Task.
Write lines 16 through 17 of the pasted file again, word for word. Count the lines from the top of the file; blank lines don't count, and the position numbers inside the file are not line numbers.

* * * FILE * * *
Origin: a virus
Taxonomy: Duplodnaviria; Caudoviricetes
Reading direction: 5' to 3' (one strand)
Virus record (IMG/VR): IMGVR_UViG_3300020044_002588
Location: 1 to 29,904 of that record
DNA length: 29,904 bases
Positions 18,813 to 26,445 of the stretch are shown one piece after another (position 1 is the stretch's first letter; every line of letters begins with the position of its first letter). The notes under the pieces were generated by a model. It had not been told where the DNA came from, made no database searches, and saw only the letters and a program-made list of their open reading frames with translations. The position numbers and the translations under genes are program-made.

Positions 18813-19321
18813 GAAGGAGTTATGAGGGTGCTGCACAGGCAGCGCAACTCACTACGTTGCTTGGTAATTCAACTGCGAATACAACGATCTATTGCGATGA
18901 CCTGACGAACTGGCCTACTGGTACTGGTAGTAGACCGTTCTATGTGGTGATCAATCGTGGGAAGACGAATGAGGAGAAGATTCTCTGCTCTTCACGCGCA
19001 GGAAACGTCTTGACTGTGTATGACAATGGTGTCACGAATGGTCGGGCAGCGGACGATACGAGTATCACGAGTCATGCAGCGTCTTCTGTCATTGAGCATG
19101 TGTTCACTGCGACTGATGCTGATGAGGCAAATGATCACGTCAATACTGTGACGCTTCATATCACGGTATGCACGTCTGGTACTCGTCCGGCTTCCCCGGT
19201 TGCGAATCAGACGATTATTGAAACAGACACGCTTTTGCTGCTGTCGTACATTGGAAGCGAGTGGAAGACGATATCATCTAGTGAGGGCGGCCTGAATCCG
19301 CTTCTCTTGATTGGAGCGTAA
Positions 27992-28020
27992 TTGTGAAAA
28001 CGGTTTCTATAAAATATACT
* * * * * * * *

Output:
27992 TTGTGAAAA
28001 CGGTTTCTATAAAATATACT